Business Standard

Punjab police deepens crackdown on buying, selling synthetic kite strings

Several social organisations in collaboration with schools are also running awareness campaigns against the Chinese string and one such campaign recently took place in Barnala

GST woes: Come Uttarayan, fewer kites to flank Allahabad skies

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Press Trust of India Chandigarh
The Punjab Police is cracking down on the sale of banned 'Chinese manjha' following a spate of unfortunate incidents during kite flying competitions in the state that left people especially children grievously injured.
A few days back, a four-year-old boy received more than 100 stitches on his face after 'China dor', as it is popularly known in Punjab, got entangled around his neck and caused deep cuts near Samrala, in Ludhiana district.
It happened as the kid rolled down the window pane of the car he was travelling in and stuck his head out to see kites being flown. He had to be hospitalised in Ludhiana.
An Amritsar-based activist, Kirpal Singh Pali, who is among the prominent voices against "China dor" or "Chinese manjha", claimed it is supplied to the state from Noida and then distributed from Ludhiana and Jalandhar.
In Amritsar, a 28-year-old man suffered a deep cut around his neck four days ago because of Chinese string and had to get 20 stitches. The kite string got entangled around his neck while he was on his way to a bank on a motorcycle.
On January 15, a 10-year boy received severe burn injuries in Moga when the Chinese string of his kite came in contact with high-voltage electric wires. In Abohar, a man suffered a deep cut on his nose because of Chinese string three days ago.
In November last year, a 13-year-old boy died after Chinese kite string got entangled around his neck when he was riding a bicycle in Rupnagar.
'China dor' is made of nylon or synthetic thread and is coated with powdered glass and metal dust to make it sharper, said a shopkeeper dealing in kites.
As it is sharper and cheaper than cotton strings, some kite enthusiasts prefer to buy it, ignoring the risks involved, Pali said. "A normal cotton string reel is priced at Rs 400 (1,000 metres) while one can buy 4,000 metres of 'China dor' reel at the same price," he claimed.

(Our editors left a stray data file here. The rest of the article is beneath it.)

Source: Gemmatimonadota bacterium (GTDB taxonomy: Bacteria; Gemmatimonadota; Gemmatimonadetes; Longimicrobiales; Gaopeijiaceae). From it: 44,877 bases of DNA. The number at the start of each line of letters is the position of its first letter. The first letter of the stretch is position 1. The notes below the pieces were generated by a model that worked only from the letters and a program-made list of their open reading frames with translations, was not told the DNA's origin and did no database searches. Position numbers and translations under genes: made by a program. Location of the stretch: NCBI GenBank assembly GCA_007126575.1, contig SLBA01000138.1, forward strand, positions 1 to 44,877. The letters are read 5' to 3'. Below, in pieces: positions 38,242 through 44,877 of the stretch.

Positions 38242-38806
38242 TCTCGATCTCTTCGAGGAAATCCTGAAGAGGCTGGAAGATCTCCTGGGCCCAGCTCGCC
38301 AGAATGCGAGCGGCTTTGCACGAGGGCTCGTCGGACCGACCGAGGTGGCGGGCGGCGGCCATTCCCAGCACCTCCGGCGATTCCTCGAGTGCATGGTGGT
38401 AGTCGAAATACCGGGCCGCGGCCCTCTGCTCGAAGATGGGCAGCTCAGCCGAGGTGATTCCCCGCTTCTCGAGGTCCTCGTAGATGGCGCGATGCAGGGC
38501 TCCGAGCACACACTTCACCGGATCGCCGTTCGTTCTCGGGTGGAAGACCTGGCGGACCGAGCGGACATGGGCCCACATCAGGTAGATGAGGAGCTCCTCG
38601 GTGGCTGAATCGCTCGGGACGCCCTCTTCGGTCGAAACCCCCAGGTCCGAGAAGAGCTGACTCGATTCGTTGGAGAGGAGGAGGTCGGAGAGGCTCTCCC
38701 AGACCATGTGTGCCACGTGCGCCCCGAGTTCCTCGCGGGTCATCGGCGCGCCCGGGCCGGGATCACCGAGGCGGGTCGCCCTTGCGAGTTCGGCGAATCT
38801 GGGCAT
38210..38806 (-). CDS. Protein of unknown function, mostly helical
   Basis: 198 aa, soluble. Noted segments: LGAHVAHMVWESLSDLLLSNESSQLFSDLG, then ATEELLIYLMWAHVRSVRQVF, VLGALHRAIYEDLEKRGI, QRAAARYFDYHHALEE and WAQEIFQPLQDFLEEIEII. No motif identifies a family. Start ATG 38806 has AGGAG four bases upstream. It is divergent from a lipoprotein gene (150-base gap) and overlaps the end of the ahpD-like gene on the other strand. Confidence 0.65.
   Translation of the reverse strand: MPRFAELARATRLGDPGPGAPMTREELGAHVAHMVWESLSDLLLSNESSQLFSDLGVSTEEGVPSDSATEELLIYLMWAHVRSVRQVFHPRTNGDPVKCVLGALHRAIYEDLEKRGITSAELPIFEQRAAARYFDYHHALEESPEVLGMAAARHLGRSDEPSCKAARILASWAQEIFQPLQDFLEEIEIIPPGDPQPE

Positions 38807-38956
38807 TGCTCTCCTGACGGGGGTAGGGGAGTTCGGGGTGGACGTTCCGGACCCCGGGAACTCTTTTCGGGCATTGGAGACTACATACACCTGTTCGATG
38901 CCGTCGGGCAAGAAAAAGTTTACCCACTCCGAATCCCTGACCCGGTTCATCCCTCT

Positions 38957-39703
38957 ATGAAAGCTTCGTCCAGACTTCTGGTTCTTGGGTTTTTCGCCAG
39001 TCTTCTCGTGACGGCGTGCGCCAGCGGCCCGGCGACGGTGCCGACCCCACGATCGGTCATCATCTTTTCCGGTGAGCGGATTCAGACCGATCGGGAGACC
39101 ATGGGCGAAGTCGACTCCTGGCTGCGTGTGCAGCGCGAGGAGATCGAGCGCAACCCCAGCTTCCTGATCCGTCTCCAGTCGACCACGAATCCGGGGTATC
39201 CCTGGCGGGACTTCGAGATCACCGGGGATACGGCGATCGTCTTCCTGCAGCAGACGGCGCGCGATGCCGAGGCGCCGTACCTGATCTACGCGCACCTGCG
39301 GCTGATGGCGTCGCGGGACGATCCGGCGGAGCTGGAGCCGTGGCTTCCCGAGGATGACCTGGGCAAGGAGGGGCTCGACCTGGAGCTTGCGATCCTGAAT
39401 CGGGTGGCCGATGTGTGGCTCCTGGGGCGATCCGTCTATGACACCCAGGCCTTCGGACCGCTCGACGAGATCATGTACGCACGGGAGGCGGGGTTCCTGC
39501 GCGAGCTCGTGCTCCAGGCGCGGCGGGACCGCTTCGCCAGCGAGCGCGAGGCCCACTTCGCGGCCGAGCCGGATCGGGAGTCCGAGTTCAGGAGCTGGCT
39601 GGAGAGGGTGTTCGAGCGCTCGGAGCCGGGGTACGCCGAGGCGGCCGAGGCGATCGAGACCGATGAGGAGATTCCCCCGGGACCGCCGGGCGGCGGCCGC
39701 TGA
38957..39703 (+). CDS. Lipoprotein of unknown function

The cotton thread string mainly comes from Bareilly in Uttar Pradesh.
Pali said the state government should press charges under section 307 (attempt to murder) of the IPC in case involving severe injuries related to 'China dor'. "Only then its sale and purchase can be checked," he asserted.
There is a blanket ban on selling and using of Chinese string in the state but violations continue unabated.
The Punjab Police has now launched a crackdown against buying and selling of the 'China dor'.
Inspector General of Police (Headquarters) Sukhchain Singh Gill said more than 10,000 Chinese string bundles have been seized from several places in the state.
"Police also took strict action against sellers trading in Chinese kite strings and recovered as many as 10,269 Chinese string bundles after registering 176 FIRs and arresting 188 people," he said.
Gill said the campaign against Chinese string will continue. Strict instructions have been issued to commissioners and senior superintendents of police to act tough against those who deal in Chinese string.
Several social organisations in collaboration with schools are also running awareness campaigns against the Chinese string and one such campaign recently took place in Barnala.
The Ludhiana police even roped in two child artistes to launch an awareness campaign against 'China dor' and one of them sang a short song to give a message.
Mohali Deputy Commissioner Aashika Jain emphasized on the need to educate people about the deadly effects of Chinese kit string.
She appealed to educational institutions, civil society members and residents to spread awareness.

(Only the headline and picture of this report may have been reworked by the Business Standard staff; the rest of the content is auto-generated from a syndicated feed.)

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First Published: Jan 22 2023 | 9:41 AM IST

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